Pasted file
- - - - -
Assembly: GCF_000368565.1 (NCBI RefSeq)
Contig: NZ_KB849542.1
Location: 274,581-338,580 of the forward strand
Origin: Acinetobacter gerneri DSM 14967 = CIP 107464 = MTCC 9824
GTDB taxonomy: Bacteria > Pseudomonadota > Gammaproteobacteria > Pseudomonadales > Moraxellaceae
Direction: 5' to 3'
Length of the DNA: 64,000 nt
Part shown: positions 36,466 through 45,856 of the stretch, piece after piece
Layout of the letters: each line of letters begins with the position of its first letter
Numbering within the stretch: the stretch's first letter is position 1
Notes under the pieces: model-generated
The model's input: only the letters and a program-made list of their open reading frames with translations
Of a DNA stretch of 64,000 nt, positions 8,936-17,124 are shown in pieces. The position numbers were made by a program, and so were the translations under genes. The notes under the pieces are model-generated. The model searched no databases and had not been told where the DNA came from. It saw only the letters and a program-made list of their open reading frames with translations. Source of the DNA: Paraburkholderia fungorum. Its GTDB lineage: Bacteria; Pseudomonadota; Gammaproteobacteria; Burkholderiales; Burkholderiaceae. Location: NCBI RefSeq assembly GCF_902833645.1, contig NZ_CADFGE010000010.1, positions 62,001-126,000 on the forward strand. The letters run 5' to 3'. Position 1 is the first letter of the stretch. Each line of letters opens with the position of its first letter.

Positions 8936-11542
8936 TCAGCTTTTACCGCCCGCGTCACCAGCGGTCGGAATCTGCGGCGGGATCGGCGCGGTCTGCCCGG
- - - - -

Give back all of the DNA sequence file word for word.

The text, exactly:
Assembly: GCF_000368565.1 (NCBI RefSeq)
Contig: NZ_KB849542.1
Location: 274,581-338,580 of the forward strand
Origin: Acinetobacter gerneri DSM 14967 = CIP 107464 = MTCC 9824
GTDB taxonomy: Bacteria > Pseudomonadota > Gammaproteobacteria > Pseudomonadales > Moraxellaceae
Direction: 5' to 3'
Length of the DNA: 64,000 nt
Part shown: positions 36,466 through 45,856 of the stretch, piece after piece
Layout of the letters: each line of letters begins with the position of its first letter
Numbering within the stretch: the stretch's first letter is position 1
Notes under the pieces: model-generated
The model's input: only the letters and a program-made list of their open reading frames with translations
Of a DNA stretch of 64,000 nt, positions 8,936-17,124 are shown in pieces. The position numbers were made by a program, and so were the translations under genes. The notes under the pieces are model-generated. The model searched no databases and had not been told where the DNA came from. It saw only the letters and a program-made list of their open reading frames with translations. Source of the DNA: Paraburkholderia fungorum. Its GTDB lineage: Bacteria; Pseudomonadota; Gammaproteobacteria; Burkholderiales; Burkholderiaceae. Location: NCBI RefSeq assembly GCF_902833645.1, contig NZ_CADFGE010000010.1, positions 62,001-126,000 on the forward strand. The letters run 5' to 3'. Position 1 is the first letter of the stretch. Each line of letters opens with the position of its first letter.

Positions 8936-11542
8936 TCAGCTTTTACCGCCCGCGTCACCAGCGGTCGGAATCTGCGGCGGGATCGGCGCGGTCTGCCCGG